splitmorecornydogsfriedbeerpigrac . . . uh!
The Texanist apologizes. It appears that he overestimated his burping ability and underestimated the number of reasons to visit the State Fair of Texas, all the way up there in Dallas. He trusts you caught his drift, though. Have fun at the fair. And have a corny dog and a beer for the Texanist.
Q: What happens to bucking bulls and bucking broncos after their rodeo careers are over?
Callie Brown, Dallas
A: After that final gate has been flung open and they’ve thrown their final cowboy to the arena floor and tried to stomp and gore him to kingdom come, most rodeo bulls are retired to stud, their seed being highly sought after by breeders of today’s pricey bucking bulls. For instance, the greatest rodeo bull of all time, former Stephenville resident Bushwacker, retired to California last year, where he currently shares a verdant pasture with no fewer than 21 girlfriends. It’s a little different with the broncs, as the majority of these horses are geldings (although some are mares), unable to enjoy post-rodeo life with the same sort of “recreation” as the bulls. Under the care of a good owner, these brawny beasts of the “rough stock” events, as they are collectively known in rodeo parlance, get to live out the balance of their lives enjoying a not-so-rough retirement. The old rodeo cowboy, after the sun has set on his career, should be so lucky.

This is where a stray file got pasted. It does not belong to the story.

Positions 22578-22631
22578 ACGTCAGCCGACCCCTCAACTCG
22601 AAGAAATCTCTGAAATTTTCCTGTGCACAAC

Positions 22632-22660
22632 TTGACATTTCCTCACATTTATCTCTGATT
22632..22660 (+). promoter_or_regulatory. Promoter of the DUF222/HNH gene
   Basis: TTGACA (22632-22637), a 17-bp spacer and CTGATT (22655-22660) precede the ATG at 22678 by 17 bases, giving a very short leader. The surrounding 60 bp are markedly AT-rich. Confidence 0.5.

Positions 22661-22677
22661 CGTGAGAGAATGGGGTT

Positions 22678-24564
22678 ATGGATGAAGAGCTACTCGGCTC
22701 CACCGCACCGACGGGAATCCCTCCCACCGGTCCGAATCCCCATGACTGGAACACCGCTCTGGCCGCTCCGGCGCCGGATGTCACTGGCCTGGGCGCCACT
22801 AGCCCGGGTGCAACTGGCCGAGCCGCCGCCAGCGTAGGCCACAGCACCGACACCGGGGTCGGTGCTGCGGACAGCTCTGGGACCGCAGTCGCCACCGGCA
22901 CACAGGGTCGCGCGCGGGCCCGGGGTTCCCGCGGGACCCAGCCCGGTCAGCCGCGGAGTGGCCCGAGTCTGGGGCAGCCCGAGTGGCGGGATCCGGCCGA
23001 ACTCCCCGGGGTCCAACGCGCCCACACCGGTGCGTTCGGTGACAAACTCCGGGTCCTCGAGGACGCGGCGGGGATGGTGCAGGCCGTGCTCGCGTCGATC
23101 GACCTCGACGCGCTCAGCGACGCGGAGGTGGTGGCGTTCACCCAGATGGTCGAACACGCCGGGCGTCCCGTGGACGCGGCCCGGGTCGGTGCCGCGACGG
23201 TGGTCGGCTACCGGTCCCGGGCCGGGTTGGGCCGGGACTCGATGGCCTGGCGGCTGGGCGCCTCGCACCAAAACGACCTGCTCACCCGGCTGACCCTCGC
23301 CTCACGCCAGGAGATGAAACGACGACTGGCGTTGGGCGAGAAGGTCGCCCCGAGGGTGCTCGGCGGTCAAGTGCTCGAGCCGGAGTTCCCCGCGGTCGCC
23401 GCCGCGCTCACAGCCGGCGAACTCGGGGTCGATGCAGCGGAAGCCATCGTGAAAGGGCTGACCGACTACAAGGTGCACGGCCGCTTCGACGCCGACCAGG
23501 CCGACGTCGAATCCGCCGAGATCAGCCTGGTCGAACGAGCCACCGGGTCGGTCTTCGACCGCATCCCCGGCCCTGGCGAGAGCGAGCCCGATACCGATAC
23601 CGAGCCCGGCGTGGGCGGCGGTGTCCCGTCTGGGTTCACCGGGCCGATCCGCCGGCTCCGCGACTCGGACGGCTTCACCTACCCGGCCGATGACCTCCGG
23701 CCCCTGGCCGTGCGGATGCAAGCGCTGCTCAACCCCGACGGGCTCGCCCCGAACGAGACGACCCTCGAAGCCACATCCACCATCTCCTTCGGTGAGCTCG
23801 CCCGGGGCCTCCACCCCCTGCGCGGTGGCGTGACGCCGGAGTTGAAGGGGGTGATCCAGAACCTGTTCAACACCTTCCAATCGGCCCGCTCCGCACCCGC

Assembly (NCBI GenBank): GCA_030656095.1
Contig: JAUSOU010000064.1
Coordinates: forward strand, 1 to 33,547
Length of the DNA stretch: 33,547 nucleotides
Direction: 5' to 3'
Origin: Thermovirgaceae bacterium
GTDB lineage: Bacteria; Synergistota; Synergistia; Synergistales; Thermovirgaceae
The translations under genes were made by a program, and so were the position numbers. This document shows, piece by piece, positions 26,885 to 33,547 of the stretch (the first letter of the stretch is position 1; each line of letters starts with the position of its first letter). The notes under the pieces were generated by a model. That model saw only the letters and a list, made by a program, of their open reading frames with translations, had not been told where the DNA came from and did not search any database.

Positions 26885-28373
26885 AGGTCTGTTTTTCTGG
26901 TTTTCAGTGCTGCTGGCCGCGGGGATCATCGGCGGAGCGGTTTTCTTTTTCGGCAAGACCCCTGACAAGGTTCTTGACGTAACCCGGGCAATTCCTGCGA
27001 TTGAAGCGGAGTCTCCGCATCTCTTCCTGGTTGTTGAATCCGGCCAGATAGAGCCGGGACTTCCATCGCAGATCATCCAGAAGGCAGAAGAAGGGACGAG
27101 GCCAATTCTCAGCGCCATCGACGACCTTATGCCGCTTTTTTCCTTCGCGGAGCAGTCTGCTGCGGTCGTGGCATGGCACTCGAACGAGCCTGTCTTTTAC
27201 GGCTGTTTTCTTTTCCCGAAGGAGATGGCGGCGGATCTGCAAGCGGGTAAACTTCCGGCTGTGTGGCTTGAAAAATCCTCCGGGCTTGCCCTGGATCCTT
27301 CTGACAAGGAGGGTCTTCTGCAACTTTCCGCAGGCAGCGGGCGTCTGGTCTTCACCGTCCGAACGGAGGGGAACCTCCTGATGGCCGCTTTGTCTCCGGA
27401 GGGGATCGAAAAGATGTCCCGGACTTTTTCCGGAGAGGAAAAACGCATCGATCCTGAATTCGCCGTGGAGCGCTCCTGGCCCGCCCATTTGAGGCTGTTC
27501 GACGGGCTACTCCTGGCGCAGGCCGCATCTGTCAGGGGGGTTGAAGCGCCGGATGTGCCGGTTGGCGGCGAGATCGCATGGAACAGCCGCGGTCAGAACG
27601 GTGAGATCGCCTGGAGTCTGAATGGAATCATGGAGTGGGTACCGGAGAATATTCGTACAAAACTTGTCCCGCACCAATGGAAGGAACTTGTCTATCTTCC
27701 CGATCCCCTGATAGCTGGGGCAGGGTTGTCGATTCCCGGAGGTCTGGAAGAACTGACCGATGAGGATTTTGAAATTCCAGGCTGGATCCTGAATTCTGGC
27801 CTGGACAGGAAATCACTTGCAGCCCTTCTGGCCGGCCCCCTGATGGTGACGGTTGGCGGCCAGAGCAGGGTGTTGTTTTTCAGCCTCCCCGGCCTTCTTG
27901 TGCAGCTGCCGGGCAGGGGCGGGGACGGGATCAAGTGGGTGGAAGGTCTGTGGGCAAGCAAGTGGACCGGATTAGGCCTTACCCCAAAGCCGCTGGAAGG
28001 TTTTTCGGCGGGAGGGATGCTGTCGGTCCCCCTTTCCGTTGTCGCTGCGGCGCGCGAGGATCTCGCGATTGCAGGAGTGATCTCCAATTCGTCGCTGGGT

Q: I was born in Detroit, grew up in a nearby suburb, and worked as a print journalist after college. While seeking browner pastures in 1975, I took a job in Lubbock and eventually started teaching my way around the old Southwest Conference—Texas Tech and UT-Austin—until I finally settled at SMU for more than two decades. I write in hopes that you can shed some light on a word I’d never heard up north: “tump.” A friend in Austin and I were getting ready to go fishing. His boat was sitting in the yard and had rainwater in it. He asked me to help him “tump” it out. Your wisdom on this matter would be greatly appreciated.
Don Umphrey, Dallas
A: “Tump” is a real word. It can be found right there between “tubin’ ” and “turd-floater” in the Dictionary of American English, Lone Star Edition. It can also be found in other actual English-language reference books, where it is identified as being “chiefly Southern.” This explains why you never “tumped” over a canoe out on Lake St. Clair back yonder in Detroit. But while “tump” is a real word, it is not an old word. In fact, the Texanist, born in 1966, barely outdates its first known use, which occurred in 1952. The word’s exact origin is unsettled. Merriam-Webster thinks it may be related to a word of British dialect, “tumpoke,” which, according to that dictionary, means to fall head over heels. The Texanist thinks it is most clearly defined as a portmanteau of “tip” and “dump,” which is precisely how you and your compadre got the water out of his boat that day as y’all were fixing to go fishing.
The Texanist’s Little-Known Fact of the Month: Just outside the Capitol’s south entrance, a small five-pointed star is embedded in the center of the sidewalk, crudely fashioned from pieces of brown and yellow ceramic with a sky-blue center. Nobody knows how long it has been there, who placed it there, or the strange little folk-art star’s significance.